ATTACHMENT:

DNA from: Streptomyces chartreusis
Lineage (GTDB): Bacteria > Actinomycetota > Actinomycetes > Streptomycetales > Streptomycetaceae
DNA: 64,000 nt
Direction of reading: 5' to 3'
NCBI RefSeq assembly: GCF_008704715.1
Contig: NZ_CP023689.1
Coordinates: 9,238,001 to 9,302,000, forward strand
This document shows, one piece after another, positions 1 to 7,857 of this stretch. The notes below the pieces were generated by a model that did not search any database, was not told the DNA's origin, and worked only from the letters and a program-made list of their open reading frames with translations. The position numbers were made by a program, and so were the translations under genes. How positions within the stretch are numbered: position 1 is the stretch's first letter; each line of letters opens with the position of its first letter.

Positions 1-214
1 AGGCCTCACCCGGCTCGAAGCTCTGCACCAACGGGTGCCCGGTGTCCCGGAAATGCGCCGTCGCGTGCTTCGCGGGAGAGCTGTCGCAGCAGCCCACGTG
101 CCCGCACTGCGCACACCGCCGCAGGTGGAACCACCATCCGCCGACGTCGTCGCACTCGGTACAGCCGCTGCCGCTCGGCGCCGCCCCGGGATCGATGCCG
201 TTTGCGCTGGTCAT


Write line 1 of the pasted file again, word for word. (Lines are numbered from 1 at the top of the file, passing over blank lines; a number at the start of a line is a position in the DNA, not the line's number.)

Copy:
DNA from: Streptomyces chartreusis